Sign In

Please sign in using the log in form at the top of this page or click here

Not a member

You need to register before you can start a new discussion or comment on a post.

Click the button below to go to our forum registration page.

In this Discussion

Welcome to the PDA Society Forum. Please take time to read the 'Forum terms and conditions', which can be found via this webpage:https://www.pdasociety.org.uk/terms-and-conditions and also in our NEW Forum User Guide: https://www.pdasociety.org.uk/forum/forum-users-guide-created
Messages in the 'General Discussions' category of the forum are visible to all internet users. You are therefore advised not to post anything of a confidential nature in this category.
Welcome to the PDA Society Discussion Forum. Please read our User Guide for more information and contact forum@pdasociety.org.uk if you would like to join one of our closed Member Forums for registered members only.
Education
  • juleloch
    Posts: 2
    :?

    Hi,

    I have an 8 year old boy, Oliver, who was diagnosed with PDA last September. He is also epileptic, and has bowel problems, and a previous diagnosis of autism.

    He is bright, handsome, with a wicked sense of humour and full of love. He also has very compicated special needs.... I don't suppose I need to elaborate on these to anyone reading this.

    I am embarking on the immense battle for his secondary education. LEA want mainstream with 100% support. I believe that this would be devastating for him. I have found a school called Swalcliffe Park, in Banbury that looks superb.

    I am going to need to make the case for tripartheid funding. I wondered if anyone can recommend any other specialist schools I could look at?

    Also any Ed Psychologists and SEN solicitors that have a knowledge of PDA, with its many implications!

    I would be so grateful for any feedback.


    with very best wishes,
  • Pamela
    Posts: 205
    Julie
    I am afraid that I can not help with the legal side, but I would like to say hello. Our10 year old daughter also has PDA diagnosed at the EYDC in Nottingham Jan 03. She too has epilepsy and a bowel disorder. Is Olivers epilepsy under control? What types does he have? Olivia's needs are also severe and complex. I would love to chat either on here or privately.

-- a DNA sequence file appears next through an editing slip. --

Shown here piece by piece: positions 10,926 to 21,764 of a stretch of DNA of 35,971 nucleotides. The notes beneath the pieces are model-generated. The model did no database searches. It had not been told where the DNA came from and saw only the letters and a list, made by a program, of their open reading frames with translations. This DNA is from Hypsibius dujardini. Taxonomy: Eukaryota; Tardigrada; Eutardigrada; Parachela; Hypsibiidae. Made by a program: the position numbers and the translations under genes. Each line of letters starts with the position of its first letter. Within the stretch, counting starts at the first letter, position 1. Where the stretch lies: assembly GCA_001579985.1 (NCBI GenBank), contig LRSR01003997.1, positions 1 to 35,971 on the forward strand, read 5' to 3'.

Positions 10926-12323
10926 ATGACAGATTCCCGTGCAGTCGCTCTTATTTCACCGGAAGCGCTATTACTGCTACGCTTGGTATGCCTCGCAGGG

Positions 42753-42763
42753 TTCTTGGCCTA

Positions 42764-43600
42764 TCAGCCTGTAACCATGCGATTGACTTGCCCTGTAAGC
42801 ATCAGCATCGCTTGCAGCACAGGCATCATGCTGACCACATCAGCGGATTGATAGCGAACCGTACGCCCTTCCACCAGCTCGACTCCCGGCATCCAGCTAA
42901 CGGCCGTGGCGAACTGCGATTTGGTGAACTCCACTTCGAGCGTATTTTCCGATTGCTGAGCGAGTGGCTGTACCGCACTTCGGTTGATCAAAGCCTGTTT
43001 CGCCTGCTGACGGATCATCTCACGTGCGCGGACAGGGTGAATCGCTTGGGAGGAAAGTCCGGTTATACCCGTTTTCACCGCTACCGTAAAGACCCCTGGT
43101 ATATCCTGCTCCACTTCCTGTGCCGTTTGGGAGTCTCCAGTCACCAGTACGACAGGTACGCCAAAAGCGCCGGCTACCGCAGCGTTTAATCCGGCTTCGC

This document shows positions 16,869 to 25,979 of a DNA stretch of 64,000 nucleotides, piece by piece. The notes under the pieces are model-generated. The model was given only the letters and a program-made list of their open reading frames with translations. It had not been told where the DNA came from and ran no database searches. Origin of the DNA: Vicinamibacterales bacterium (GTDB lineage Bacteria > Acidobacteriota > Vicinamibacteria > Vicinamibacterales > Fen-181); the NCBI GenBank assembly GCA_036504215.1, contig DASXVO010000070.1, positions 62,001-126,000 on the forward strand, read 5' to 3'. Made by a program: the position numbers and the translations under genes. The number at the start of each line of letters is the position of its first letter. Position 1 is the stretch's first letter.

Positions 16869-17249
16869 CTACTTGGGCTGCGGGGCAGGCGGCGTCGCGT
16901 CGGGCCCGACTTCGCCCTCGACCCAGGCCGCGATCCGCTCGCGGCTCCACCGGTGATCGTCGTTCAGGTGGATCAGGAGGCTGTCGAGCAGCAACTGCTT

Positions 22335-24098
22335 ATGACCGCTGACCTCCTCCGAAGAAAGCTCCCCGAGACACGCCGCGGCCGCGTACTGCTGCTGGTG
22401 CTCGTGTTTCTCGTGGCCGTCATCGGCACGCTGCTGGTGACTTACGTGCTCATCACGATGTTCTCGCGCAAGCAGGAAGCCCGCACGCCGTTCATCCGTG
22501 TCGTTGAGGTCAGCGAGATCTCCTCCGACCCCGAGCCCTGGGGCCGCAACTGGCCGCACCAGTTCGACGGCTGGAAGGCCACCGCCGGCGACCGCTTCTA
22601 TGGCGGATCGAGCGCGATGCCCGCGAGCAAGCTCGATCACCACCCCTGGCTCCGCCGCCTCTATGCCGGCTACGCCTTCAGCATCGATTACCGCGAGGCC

• fredam
    Posts: 4
    Hi Jules,

    Could I just ask you a couple questions? Im sorry I cant offer you any help on your questions....but...what is tripartheid? Is it even possible to start planning the secondary education so young, or do I have the school years confused? (Im an expat from the US). Are you having to start fighting it so much in advance?

    We cant even get the school to start the STATEMENTING process and would have to take *that* to tribunal for year 4!!! Is the process so different when they go to secondary school?

    Sorry to ask, but I can see a very long hard battle ahead....and I'm hoping its not so. LOL

    rgds

    Freda
  • Hi Jules,
    I'm an education officer (but I am writing in your support) - you don't need to apply for tripartite funding. That is something the LEA may want to sort out.

    You need to press the LEA to carry out an assessment and issue a statement. At the end of the process they have to spell out the provision your child needs and name a school. If you don't think the school they name is suitable you can appeal to the SEN Tribunal (see SENDIST on the web). The LEA should not hide behind any suggestion that they need to get tripartite funding before they make the provision. It is up to the LEA to provide for your child. If they want to split the cost with health and social services that is up to them and done behind the scenes. It should not affect you.